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History of neuroscience

Historical Evolution of Neuroscience: – Antiquity: Edwin Smith Surgical Papyrus, Ancient Egyptian understanding, Alcmaeon’s contributions, Aristotle’s beliefs, Herophilus and Erasistratus’ dissections. – Medieval to early […]

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Historical Evolution of Neuroscience:
– Antiquity: Edwin Smith Surgical Papyrus, Ancient Egyptian understanding, Alcmaeon’s contributions, Aristotle’s beliefs, Herophilus and Erasistratus’ dissections.
– Medieval to early modern: Islamic medicine focus, Avicenna’s descriptions, European anatomy textbooks.
– Renaissance: Vesalius’ advancements in brain anatomy.
– Scientific Revolution: Descartes’ brain-mind dualism, Willis’ neurologic developments.
– Modern Period: Observations by Galvani, Legallois, Bell, Magendie, Flourens, Matteucci, and du Bois-Reymond.

Key Figures and Discoveries in Neuroscience:
– Contributions by Broca, Fritsch, Hitzig, Jackson, Wernicke, Caton.
– Advancements in localization by Munk, Ferrier, Cushing, Brodmann.
– Notable figures like Pavlov, Bekhterev, Sherrington, Brown, Dale.
– Physiology of nerve impulses: Bernstein’s hypothesis, Sherrington’s law, Loewi’s confirmation of acetylcholine.
– Institute of Higher Nervous Activity in Moscow and significant neuroanatomists.

Neuroscientific Research Advancements:
– Louis Lapicque’s action potential threshold concept.
– Research by Lucas, Adrian, Erlanger, Gasser, Penfield, Cole, Boldrey, and Rasmussen.
– Brain research evolution through philosophical, experimental, and theoretical phases.
– Predictions on brain simulation and the establishment of various neuroscience institutes.
– Notable neurophysiologists and landmark discoveries in neuroscience.

Evolution of Neuroscience Institutions and Ethical Considerations:
– Formation of key institutions like the Institute of Neurology in Vienna and the British Neuroscience Association.
– Initiatives like the International Brain Initiative and the Brain Commission of the International Association of Academies.
– Ethical considerations in neuroscience research and the importance of guidelines.
– Balancing scientific progress with ethical responsibilities and addressing societal implications.
– Transparency and accountability in neuroscience research practices and the role of neuroethics.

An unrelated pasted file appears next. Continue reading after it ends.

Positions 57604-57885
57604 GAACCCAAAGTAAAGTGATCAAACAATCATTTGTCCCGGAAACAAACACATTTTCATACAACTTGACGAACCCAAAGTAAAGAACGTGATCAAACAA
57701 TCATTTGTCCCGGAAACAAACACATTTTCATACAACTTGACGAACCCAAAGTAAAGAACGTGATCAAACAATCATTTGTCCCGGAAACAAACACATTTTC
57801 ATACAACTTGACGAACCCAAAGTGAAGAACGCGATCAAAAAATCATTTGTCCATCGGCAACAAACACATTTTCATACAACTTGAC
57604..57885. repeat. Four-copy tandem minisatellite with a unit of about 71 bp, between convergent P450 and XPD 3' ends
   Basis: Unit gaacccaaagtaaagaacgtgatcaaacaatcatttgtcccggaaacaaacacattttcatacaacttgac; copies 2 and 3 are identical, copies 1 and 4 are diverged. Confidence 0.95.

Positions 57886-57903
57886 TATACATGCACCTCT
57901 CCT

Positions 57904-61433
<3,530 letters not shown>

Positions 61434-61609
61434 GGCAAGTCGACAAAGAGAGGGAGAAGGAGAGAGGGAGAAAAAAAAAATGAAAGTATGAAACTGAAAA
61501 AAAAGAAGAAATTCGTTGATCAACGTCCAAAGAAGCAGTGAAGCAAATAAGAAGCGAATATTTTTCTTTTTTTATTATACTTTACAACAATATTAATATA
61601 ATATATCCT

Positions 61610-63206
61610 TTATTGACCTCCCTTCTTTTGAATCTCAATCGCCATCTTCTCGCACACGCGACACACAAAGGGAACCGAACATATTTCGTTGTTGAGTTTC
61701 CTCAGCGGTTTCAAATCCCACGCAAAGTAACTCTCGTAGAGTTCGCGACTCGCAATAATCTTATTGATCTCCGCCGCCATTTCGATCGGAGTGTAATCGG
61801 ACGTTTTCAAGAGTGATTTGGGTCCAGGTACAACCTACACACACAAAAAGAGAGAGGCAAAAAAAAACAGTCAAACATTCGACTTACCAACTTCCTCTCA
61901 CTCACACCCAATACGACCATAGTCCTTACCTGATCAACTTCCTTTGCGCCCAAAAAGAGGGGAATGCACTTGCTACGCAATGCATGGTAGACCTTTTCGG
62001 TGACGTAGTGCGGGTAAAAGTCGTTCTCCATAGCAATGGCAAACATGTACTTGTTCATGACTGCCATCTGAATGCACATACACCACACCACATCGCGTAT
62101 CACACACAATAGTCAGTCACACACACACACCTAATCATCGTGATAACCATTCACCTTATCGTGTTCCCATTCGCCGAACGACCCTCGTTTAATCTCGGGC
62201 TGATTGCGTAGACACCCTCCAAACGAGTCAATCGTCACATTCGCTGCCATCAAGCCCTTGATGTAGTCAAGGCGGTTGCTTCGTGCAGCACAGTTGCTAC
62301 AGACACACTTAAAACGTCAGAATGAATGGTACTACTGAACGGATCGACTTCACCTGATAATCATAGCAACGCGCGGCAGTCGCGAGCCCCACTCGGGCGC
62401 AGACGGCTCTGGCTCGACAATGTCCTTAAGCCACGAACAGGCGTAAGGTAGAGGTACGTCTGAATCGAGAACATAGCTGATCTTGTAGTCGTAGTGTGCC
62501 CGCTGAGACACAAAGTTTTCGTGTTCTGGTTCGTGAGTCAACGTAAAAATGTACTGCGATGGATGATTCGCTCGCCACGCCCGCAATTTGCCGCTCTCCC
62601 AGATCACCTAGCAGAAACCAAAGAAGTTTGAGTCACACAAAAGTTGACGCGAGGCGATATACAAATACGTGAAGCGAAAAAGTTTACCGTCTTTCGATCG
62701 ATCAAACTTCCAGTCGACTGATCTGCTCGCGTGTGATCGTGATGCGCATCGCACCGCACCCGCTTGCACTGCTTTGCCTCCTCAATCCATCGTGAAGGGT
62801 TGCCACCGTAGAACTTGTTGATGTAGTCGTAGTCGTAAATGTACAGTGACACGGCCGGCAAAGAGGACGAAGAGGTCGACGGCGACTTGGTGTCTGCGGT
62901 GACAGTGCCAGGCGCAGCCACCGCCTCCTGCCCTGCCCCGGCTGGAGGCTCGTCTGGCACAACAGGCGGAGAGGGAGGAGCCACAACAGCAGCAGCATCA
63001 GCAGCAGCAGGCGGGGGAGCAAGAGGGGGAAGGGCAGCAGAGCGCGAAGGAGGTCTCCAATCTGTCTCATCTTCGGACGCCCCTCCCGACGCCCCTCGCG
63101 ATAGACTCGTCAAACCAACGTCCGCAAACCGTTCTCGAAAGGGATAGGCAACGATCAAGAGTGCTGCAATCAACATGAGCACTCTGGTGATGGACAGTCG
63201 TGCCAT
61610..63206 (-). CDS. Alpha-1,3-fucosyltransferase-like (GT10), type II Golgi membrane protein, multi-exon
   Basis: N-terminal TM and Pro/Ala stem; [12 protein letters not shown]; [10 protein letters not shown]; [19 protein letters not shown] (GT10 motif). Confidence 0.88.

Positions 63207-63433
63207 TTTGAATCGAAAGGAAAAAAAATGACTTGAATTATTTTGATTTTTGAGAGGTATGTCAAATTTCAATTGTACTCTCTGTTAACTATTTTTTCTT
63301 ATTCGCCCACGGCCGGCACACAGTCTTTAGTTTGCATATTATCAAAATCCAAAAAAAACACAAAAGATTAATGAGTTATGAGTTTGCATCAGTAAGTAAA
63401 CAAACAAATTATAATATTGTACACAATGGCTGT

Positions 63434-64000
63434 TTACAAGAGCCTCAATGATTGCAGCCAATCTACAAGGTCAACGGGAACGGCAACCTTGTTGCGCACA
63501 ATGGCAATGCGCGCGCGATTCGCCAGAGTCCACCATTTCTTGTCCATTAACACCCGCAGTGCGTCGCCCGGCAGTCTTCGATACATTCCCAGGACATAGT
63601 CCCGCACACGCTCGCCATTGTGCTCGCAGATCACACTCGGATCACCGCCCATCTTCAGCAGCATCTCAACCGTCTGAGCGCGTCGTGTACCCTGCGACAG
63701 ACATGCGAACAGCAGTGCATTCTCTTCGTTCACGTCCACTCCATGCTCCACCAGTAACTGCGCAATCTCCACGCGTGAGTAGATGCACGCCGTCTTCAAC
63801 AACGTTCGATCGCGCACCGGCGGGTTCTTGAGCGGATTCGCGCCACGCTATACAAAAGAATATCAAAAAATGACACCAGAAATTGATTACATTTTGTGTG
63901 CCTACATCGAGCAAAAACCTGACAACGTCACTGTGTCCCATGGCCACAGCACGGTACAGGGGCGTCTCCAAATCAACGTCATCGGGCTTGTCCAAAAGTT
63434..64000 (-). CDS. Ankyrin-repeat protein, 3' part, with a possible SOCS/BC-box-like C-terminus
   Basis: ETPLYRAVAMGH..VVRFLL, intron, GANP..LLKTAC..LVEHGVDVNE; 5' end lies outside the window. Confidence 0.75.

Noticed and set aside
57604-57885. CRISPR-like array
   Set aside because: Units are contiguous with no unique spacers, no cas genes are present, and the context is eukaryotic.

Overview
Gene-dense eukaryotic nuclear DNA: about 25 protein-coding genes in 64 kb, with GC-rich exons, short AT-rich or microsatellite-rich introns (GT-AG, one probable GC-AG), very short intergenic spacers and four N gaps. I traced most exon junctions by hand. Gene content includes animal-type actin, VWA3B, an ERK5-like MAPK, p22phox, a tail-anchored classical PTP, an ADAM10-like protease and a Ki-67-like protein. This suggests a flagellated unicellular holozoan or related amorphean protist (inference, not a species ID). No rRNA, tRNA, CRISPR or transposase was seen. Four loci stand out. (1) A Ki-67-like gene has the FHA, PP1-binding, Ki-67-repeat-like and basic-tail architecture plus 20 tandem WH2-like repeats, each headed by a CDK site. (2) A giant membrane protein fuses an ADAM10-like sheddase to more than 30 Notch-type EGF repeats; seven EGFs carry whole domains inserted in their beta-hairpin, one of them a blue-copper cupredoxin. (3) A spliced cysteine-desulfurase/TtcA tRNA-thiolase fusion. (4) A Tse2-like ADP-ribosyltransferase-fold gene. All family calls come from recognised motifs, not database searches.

Recommended Readings and Future Directions in Neuroscience:
– Books like ‘Nervous Acts’ and ‘A History of the Brain’ for further exploration.
– Literature on neuroscience’s intersection with culture and sensibility.
– Historical perspectives on neuroscience’s evolution from ancient practices to modern research.
– The impact of brain imaging techniques and the mapping of the human genome.
– The future of neuroscience research, including interdisciplinary approaches and the influence of ethical considerations.

History of neuroscience (Wikipedia)

From the ancient Egyptian mummifications to 18th-century scientific research on "globules" and neurons, there is evidence of neuroscience practice throughout the early periods of history. The early civilizations lacked adequate means to obtain knowledge about the human brain. Their assumptions about the inner workings of the mind, therefore, were not accurate. Early views on the function of the brain regarded it to be a form of "cranial stuffing" of sorts. In ancient Egypt, from the late Middle Kingdom onwards, in preparation for mummification, the brain was regularly removed, for it was the heart that was assumed to be the seat of intelligence. According to Herodotus, during the first step of mummification: "The most perfect practice is to extract as much of the brain as possible with an iron hook, and what the hook cannot reach is mixed with drugs." Over the next five thousand years, this view came to be reversed; the brain is now known to be the seat of intelligence, although colloquial variations of the former remain as in "memorizing something by heart".

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